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The rules of etiquette for formal dinner parties with

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The rules of etiquette for formal dinner parties with [#permalink] New post 05 Mar 2004, 11:43
00:00
A
B
C
D
E

Difficulty:

(N/A)

Question Stats:

50% (00:00) correct 50% (01:29) wrong based on 2 sessions
The rules of etiquette for formal dinner parties with foreign
diplomats require citizens from both the host and from the
diplomat's countries to be seated across from each other


(A) citizens from both the host and from the diplomat's
countries to be seated across from each other
(B) citizens of the host country and of the diplomat's party
to sit opposite each other
(C) that the host country and diplomat's country seat their
citizens opposite one another
(D) that citizens of the host country be seated opposite
those of the diplomat's country
(E) the host county's citizens to be seated opposite to
the diplomat's country's citizens

Vivek.
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 [#permalink] New post 05 Mar 2004, 19:12
I don't like "diplomat's country's citizens" in E, it is very convoluted. I will go with D too.
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 [#permalink] New post 06 Mar 2004, 10:02
Hai paul, correct buddy "D" seems correct bcoz "E" has an awakward phrase diplomate's country's citizens.
But is it okay, if we add a clause started with active voice with Passive voice clause ?

"E" will look like this:
The rules reuire citizens of country X to be seated opposite to those of the diplomate's country.

Please reply,

Dharmin
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 [#permalink] New post 06 Mar 2004, 10:22
The correct answer is (D).
The original sentence (A) suffers from faulty parallelism. The second occurrence of "from" should be deleted to restore the proper parallelism between the phrases "the host" and "the diplomat's." At the same time, the word "both" is redundant in light of the words "the other" at the end of the sentence, thereby confusing the meaning of the sentence.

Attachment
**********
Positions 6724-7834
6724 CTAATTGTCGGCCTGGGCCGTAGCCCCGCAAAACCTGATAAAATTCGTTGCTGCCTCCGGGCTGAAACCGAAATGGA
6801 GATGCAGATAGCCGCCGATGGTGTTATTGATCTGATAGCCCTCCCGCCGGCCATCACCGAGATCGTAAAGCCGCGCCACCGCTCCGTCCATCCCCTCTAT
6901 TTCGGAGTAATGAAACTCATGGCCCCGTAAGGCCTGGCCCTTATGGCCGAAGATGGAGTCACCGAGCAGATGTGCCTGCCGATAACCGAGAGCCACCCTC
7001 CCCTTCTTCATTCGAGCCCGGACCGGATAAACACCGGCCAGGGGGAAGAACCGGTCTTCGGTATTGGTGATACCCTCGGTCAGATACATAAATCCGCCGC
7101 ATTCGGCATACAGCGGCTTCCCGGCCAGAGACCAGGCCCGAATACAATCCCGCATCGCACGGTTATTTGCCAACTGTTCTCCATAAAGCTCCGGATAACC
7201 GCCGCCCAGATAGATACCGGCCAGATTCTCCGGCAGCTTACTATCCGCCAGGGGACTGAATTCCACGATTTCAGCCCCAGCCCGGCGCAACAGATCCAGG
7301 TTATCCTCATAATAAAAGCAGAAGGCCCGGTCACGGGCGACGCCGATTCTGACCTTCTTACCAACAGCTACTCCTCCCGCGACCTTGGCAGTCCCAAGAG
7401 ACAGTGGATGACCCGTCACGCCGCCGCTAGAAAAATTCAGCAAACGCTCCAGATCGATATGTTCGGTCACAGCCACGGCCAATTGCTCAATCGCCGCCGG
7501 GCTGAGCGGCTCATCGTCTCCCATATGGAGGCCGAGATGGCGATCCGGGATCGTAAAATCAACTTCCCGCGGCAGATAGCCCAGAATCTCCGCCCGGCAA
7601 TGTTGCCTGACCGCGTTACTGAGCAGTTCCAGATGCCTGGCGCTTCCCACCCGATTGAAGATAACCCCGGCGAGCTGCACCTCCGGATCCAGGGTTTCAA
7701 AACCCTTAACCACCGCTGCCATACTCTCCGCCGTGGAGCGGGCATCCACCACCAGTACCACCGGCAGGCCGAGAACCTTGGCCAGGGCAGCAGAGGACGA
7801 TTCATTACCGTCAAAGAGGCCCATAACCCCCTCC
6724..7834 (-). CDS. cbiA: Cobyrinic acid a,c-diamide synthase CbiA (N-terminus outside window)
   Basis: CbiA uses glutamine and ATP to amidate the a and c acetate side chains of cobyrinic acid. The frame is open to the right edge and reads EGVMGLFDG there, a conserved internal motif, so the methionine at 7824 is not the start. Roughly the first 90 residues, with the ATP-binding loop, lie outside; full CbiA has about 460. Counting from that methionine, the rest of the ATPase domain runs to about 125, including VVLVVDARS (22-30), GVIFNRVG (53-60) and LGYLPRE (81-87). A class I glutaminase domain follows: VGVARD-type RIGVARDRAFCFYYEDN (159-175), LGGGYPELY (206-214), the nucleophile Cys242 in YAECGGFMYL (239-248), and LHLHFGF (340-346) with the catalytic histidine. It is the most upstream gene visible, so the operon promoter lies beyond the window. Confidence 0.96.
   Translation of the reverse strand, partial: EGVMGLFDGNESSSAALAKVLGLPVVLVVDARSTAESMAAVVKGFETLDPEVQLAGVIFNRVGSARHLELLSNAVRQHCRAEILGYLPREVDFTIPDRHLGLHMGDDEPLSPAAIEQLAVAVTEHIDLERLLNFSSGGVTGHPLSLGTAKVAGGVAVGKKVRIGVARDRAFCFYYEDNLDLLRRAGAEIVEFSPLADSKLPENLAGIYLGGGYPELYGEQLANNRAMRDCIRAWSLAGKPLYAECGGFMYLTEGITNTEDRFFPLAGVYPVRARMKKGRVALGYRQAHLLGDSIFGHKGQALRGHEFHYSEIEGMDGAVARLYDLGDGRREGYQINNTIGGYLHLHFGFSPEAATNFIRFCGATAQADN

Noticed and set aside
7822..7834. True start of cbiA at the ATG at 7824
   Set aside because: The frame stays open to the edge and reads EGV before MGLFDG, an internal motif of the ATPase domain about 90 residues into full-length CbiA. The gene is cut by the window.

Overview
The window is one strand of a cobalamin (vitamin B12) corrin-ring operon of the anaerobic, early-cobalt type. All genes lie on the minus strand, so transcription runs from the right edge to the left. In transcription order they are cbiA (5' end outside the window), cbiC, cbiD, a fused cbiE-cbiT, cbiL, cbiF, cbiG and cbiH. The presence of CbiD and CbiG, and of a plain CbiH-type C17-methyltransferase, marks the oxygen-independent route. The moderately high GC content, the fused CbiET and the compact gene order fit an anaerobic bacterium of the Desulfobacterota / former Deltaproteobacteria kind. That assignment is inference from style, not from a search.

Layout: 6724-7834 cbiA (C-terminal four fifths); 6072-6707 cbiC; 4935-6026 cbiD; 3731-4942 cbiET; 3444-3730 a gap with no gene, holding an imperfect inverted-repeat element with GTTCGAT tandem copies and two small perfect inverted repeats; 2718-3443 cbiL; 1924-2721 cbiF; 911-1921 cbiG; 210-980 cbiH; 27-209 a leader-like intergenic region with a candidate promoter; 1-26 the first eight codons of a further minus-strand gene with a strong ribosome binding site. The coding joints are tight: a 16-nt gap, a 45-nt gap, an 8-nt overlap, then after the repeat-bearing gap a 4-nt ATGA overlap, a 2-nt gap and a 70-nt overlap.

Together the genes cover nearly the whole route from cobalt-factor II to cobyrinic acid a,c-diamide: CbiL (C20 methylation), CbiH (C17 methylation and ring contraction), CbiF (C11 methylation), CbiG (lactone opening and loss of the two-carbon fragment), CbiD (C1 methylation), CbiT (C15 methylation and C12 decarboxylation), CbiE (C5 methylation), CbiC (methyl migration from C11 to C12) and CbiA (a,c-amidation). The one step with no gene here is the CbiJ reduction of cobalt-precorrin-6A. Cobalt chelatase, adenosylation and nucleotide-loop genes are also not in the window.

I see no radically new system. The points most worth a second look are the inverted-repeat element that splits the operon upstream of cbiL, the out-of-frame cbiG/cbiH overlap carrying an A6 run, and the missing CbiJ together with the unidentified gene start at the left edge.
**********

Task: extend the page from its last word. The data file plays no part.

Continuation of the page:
(B) remedies the original sentence's problems but presents a usage problem. The phrase "each other" should refer to only two persons or things. Because the potential number of "citizens" (guests) might exceed two, "one another" should be used instead.

(C) suggests a nonsensical meaning - that the country itself (rather than a person) seats its citizens. The construction also creates ambiguity as to what the rules require.

(D) remedies the original sentence's faulty parallelism by reconstructing the phrase, using the subjunctive form ("thatтАа be").

(E) is faulty in two respects. It includes the word "to" twice; the second occurrence is redundant and should be omitted. Also, the use of double possessive adjectives ("diplomat's" and "country's") is improper.

Vivek.
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 [#permalink] New post 06 Mar 2004, 10:27
Oh well, thx vivek for posting answer with explanation. Was about to provide an explanation to Dharmin but you just nailed it :wink:
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  [#permalink] 06 Mar 2004, 10:27
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